David Lee
November 09, 2011 at 05:00 AM EST

Tower Heist

Current Status
In Season
109 minutes
Wide Release Date
Casey Affleck, Alan Alda, Eddie Murphy, Ben Stiller
Brett Ratner
Universal Pictures
Adam Cooper, Bill Collage, Ted Griffin, Jeff Nathanson
Comedy, Action Adventure
We gave it a C+

Although the tower in question in the gimcrack action comedy Tower Heist is fictional, many New York tourists will recognize the aggressive nouveau-riche opulence of the building’s exterior as that of an actual Manhattan hotel condominium owned by aggressive nouveau-riche Donald Trump. The aesthetic pairing of The Donald and director Brett Ratner is a natural. This brassy production, an imitation Ocean’s 13½, features the name-brand talents of Ben Stiller (as an honorable Tower manager named Josh) and Eddie Murphy (as a con man called Slide) leading rookie thieves in an elaborate Robin Hood-style heist. Their target? The oversize penthouse of one Arthur Shaw (Alan Alda), a shady billionaire who keeps a rare 1963 Ferrari in his living room.

In other words, Tower Heist is the cinematic version of a Trump property: overblinged, eye-catching, and essentially tacky. For a movie that claims its heart is with the masses — the 99 percent! — there’s an awful lot of production-design admiration lavished on the trappings of the effing-rich 1 percent. (Ratner had specific ideas about which pedigreed modern-art reproductions he wanted on the walls.) Shaw is a fictional variation on Bernie Madoff: Entrusted with the retirement savings of the multicultural low-wage employees who keep the Tower running, he takes their money and ruins their lives. And so, rallied by egalitarian friend-to-all Josh — the guy takes the subway to work from Queens, so you know he’s a mensch — and hastily educated in criminal technique by Josh’s less honorable Queens neighbor Slide, these blue-collar little people rise up in triumph to steal their money back. By the moral standards of Occupy Hollywood, the crime earns an ethical thumbs-up.

You may think I am picking too much on what’s built to be a fun, diverting, New York-state-of-mind caper comedy — a joke-filled cavalcade that marks 50-year-old Eddie Murphy’s welcome return to the edgier stuff that made him famous. Alrighty, let’s talk about Murphy: He’s nowhere to be found in the first half of the movie! And he’s only there to illuminate selected scenes in the second: He’s like the spot lighting supplied by a big-ass chandelier in an ostentatious Trump lobby. That’s too bad, because when Murphy is on screen, his comedic vigor — reminiscent of Chris Tucker’s jive-talk mania in Ratner’s Rush Hour movies but with a blast of Murphy-specific danger — gooses the movie’s energy level. I’ve missed that guy.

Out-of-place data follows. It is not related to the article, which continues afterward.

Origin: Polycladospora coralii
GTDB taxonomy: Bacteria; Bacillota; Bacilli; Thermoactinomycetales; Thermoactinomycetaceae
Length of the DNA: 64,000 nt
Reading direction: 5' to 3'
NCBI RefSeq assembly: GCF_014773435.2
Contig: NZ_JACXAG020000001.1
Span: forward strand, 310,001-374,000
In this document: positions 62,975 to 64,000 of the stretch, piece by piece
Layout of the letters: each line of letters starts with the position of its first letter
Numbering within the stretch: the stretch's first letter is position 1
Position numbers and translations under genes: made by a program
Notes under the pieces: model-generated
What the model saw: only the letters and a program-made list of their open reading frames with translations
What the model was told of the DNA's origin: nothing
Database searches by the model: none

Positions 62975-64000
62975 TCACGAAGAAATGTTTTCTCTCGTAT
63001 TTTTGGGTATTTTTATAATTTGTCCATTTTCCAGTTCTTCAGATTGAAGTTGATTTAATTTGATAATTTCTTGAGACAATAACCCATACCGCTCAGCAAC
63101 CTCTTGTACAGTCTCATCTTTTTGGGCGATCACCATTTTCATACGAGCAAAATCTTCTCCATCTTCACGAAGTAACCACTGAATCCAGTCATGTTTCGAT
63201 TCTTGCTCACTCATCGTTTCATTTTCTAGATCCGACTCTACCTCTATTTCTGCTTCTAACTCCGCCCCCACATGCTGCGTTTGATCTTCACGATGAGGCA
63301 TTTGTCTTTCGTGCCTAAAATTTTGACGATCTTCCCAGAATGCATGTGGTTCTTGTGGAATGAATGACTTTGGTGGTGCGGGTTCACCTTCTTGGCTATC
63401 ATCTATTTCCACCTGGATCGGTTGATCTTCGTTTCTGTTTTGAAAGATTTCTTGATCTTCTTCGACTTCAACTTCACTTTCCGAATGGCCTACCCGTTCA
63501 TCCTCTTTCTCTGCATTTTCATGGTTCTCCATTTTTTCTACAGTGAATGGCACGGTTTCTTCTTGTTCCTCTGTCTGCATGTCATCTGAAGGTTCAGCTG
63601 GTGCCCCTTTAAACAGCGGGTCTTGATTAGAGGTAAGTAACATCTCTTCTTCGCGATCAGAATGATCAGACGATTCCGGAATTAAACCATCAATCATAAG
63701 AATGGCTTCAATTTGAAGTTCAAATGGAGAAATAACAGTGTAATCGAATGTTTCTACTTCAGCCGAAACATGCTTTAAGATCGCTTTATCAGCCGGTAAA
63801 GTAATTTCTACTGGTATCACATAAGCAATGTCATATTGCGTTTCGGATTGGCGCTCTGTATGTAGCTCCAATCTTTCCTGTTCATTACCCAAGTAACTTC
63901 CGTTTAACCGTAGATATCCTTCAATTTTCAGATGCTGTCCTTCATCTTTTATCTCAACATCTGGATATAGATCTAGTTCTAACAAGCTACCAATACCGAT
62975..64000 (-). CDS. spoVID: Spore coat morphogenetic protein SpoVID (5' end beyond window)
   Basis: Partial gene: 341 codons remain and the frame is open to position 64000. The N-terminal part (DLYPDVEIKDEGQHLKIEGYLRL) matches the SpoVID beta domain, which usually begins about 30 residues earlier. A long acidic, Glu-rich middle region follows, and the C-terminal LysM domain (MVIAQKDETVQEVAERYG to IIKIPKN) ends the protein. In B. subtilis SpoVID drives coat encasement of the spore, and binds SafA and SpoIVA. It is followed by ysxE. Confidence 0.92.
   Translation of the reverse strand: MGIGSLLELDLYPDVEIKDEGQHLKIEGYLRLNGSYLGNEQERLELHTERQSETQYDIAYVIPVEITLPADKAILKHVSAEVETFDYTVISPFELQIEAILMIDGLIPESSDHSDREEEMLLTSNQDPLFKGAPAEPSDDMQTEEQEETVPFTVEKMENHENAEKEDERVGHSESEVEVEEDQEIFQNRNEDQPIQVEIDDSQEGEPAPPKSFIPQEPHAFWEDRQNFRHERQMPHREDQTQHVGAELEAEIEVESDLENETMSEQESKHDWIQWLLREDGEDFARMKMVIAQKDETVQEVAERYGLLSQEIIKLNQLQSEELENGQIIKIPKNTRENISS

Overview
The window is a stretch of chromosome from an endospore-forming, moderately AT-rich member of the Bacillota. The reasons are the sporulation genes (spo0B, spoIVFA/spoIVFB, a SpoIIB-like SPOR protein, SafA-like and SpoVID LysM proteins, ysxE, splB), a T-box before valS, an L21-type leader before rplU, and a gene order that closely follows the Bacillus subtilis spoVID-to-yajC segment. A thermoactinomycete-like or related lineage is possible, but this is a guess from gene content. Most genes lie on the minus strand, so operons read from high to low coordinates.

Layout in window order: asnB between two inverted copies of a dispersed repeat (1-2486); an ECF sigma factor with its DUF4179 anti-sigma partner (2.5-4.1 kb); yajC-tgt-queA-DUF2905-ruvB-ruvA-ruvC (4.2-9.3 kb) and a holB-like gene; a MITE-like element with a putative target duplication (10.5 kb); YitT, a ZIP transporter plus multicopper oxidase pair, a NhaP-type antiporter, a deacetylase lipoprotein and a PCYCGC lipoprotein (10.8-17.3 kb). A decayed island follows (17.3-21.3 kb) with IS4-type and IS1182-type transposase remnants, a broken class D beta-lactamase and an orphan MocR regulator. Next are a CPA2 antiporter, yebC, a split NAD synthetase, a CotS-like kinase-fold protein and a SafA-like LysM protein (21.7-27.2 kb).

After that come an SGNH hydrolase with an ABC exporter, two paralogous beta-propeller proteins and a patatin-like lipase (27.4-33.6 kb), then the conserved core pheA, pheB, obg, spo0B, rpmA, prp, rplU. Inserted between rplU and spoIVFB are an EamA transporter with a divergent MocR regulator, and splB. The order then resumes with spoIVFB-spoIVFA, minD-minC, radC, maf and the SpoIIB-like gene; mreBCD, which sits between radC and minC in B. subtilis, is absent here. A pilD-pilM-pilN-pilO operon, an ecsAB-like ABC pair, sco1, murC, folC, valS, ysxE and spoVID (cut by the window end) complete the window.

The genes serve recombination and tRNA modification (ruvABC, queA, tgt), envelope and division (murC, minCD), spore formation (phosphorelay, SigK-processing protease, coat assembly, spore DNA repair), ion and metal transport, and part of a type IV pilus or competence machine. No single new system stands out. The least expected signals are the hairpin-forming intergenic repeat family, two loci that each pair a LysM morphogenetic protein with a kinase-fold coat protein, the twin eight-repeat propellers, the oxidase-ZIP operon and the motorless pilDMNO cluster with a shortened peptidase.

But whenever Murphy wanders off, the movie’s pulse rate drops. Tower Heist is in effect two movies: One belongs to Murphy, the other to the rest of the cast. Josh’s drippy in-house recruits include Matthew Broderick as a broke ex–Wall Streeter and Tower resident (and the kind of fretful nebbish he perfected on Broadway in The Producers); Michael Peña as an uncouth rookie bellhop; and Ocean’s alumnus Casey Affleck as an unreliable concierge who happens to be Josh’s stressed-out brother-in-law. (The band of gentlemen credited with the story and screenplay includes Ted Griffin, who worked on Steven Soderbergh’s 2001 Ocean’s Eleven.)

Two female characters also join the increasingly frantic male-driven mayhem. (Here’s where I mention with an eye roll that, in what I hope is a quickly passing trend in male- as well as female-driven comedies, vaginas are briefly discussed, this time by Affleck.) Téa Leoni, who worked with the director 11 years ago in The Family Man, gamely plays a no-nonsense FBI agent with cute rough edges. And Gabourey Sidibe, the striking plus-size Oscar-nominated star of Precious, makes her Hollywood leap as a feisty Jamaican chambermaid who gets in on the heist action. (The girl’s got mad safecracking skills.) I don’t know why Ratner and cinematographer Dante Spinotti felt compelled to push the camera in close, as if gawking at Sidibe’s dramatic coloring and size. But then, I also don’t know why she wasn’t used more: Murphy never looks more alive and excited by a fellow actor — challenged to peak performance — than during ribald, flirtatious banter with Sidibe’s self-possessed working girl. She’s something new; Murphy in Tower Heist is something rebooted. Together they build something with more visual interest than any Trump Tower on any tourist map. C+

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